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Court of Appeal of Louisiana, Third Circuit

Peloquin v. Calcasieu Parish Police Jury
Louisiana
367 So.2d 1246 (La.,1979)

Case Details
Printable Version
Summary:   The plaintiffs were the finders of a cat who let it roam outside where it was eventually trapped by neighbors, brought to an animal shelter, and euthanized. The plaintiffs sued the neighbors for conversion and the trial court dismissed because full ownership rights only vest after ten years in the jurisdiction. The court of appeals reversed holding that as possessors, the finders enjoyed ownerships rights (including the right to sue for conversion) against anyone except for the true owner.

Judge FORET delivered the opinion of the court.


Opinion of the Court:

Plaintiff, Robert Peloquin, filed suit on behalf of himself, his wife and their two minor children against Mr. and Mrs. Joseph A. Linscomb and the Calcasieu Parish Police Jury for damages for conversion of [*1248] their pet cat, "George", for the value of the cat, and for mental anguish, inconvenience, and humiliation suffered due to the alleged actions of the defendants.

Mrs. Linscomb, a neighbor of the plaintiffs, borrowed an animal trap from the Calcasieu Parish Animal Control Center, an agency of the Calcasieu Parish Police Jury, placed it in her yard, and eventually succeeded in trapping a cat, allegedly "George". After trapping the cat, Mr. and Mrs. Linscomb returned the trap with the enclosed cat to the Calcasieu Parish Animal Control Center where it was destroyed. The defendants deny that the cat disposed of was in fact, the plaintiffs' cat.

Prior to trial on the merits, defendants filed exceptions of no right of action and no cause of action on the grounds that as the plaintiffs had no ownership interest in George they had no legal grounds to sue for damages for mental anguish, etc. occasioned by his alleged conversion at the hands of defendants. These exceptions were maintained by the trial court, leaving plaintiffs the right to sue for only the worth of the cat, which the court determined was less than the statutorily required amount necessary for a jury trial and thus also denied plaintiffs' request for same. Plaintiffs have appealed dismissal of this part of their claim; the remainder has not been tried in the district court.

Defendants have objected to this appeal, arguing that the exceptions maintained by the trial court were interlocutory judgments from which no appeal lies. This Court disagrees with defendants' contentions and holds that the judgment is a final judgment and plaintiffs are entitled to appeal. Article 2083 of the Code of Civil Procedure allows an appeal to be taken in cases where final judgment has been rendered and in cases where interlocutory judgment may cause irreparable injury. Article 1841 states (in part) that:

"A judgment that determines the merits in whole or in part is a final judgment". See also Cary v. Richardson, 35 La.Ann. 505 (1883); Voisin v. Luke, 142 So.2d 815 (La.App. 1 Cir. 1962).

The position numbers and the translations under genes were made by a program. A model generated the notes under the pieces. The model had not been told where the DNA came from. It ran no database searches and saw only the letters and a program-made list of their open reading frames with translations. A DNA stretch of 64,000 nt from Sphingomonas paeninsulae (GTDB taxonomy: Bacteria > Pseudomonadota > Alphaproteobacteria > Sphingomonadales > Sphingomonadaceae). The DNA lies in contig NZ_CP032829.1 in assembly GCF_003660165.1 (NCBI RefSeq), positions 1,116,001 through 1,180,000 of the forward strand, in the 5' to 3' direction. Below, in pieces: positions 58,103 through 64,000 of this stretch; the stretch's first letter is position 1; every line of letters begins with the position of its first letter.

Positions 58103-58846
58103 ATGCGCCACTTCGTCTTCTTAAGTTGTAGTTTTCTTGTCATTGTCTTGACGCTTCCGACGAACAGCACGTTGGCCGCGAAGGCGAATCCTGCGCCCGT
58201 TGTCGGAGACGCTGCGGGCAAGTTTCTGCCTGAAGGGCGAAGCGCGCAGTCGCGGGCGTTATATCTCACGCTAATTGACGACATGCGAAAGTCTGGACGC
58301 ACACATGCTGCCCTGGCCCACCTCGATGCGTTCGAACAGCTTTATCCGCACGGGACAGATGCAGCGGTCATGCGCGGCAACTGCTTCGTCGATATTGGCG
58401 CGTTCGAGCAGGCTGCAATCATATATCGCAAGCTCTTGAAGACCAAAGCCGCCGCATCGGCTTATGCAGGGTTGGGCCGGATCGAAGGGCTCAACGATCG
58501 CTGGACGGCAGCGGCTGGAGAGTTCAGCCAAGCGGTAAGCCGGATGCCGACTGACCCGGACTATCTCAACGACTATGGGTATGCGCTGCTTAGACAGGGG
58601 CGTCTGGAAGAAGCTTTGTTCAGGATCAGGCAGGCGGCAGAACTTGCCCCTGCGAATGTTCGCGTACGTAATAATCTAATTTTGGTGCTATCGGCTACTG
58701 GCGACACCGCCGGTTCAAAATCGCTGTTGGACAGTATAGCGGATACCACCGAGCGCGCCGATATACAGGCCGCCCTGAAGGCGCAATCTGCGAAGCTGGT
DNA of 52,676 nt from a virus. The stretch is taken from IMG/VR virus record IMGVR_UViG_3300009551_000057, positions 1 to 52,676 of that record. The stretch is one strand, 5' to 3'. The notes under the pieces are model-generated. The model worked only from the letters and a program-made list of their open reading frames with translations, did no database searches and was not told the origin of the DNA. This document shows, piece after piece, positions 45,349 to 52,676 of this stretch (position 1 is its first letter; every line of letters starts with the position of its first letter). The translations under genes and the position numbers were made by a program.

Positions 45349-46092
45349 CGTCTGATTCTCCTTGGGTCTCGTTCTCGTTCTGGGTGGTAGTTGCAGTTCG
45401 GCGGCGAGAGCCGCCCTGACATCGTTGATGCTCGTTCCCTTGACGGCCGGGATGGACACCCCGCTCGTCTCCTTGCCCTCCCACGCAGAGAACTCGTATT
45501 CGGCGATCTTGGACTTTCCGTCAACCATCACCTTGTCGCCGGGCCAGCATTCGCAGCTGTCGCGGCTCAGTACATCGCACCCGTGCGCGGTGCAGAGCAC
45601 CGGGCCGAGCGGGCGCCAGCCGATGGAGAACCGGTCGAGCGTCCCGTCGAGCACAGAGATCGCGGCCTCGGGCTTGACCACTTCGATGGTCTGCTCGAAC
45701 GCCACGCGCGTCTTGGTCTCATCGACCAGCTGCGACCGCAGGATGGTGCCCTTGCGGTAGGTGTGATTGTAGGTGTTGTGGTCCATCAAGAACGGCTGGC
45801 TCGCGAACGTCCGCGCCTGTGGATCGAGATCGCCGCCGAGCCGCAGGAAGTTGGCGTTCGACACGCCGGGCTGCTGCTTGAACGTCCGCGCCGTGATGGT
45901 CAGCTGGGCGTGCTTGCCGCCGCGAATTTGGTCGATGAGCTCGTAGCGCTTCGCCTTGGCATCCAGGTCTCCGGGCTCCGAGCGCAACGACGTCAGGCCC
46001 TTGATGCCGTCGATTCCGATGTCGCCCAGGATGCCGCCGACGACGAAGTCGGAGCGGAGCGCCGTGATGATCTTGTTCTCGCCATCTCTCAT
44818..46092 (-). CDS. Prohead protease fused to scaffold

In the present case, by maintaining the exception, the trial court has pronounced the final judgment on all the plaintiffs' claims save one. This clearly falls within the meaning of the above cited article:

"The final judgment need not dispose of all issues between the parties to be appealable." Talley v. Bradley, 177 So.2d 624 (La.App. 3 Cir. 1965); Devillier v. City of Opelousas, 243 So.2d 118 (La.App. 3 Cir. 1971).

Defendants also object to the granting of this appeal in that the trial judge signed an initial motion for appeal prior to his signing of the formal judgment. After signing the formal judgment on August 1, 1978, the trial court judge then signed another motion for appeal on August 8, 1978, which corrected the prior error in the record. Defendants' circuitous argument on this issue urges that the first motion for appeal was invalid but after having so been made, it deprived the trial court of jurisdiction so that the later motion for appeal after the formal judgment was signed is also invalid in that the first attempted motion for appeal removed the case from the trial court's jurisdiction. Obviously if the first purported motion for appeal was invalid as being signed before the formal judgment in the case, it would have no effect, and the motion for appeal signed on August 8, 1978, is valid.

Turning to the merits of the appeal, it is initially obvious that the exception of no cause of action maintained by the trial court must be overturned. The exception of no cause of action is to raise the question of whether any remedy is afforded by law. The exception of no right of action is to raise the question of whether a remedy afforded by law can be invoked by a particular plaintiff. Haskins v. Clary, 346 So.2d 193 (La.1977); Hero Lands v. Texaco, Inc., 310 So.2d 93 (La.1975); Taylor v. Castille, 318 So.2d 106 (La.App. 3 Cir. 1975), writ refused, 1975.

"An exception of no cause of action must be determined in the light of the well pleaded averments of plaintiff's petition, all of which must be accepted as true." Barnett v. Develle, 289 So.2d 129 (La.1974); Haskins v. Clary, supra.

[*1249] The plaintiffs allege their ownership of George and their subsequent dispossession of him by acts of the defendants. This in itself is sufficient to state a cause of action. The judgment of the trial court maintaining this exception is reversed.

We now turn to the exception of no right of action which was also maintained by the trial court. In addition to the facts hereinabove recited, it is stipulated by the parties that:

(1) appellants did not purchase the cat nor did they receive it as a gift;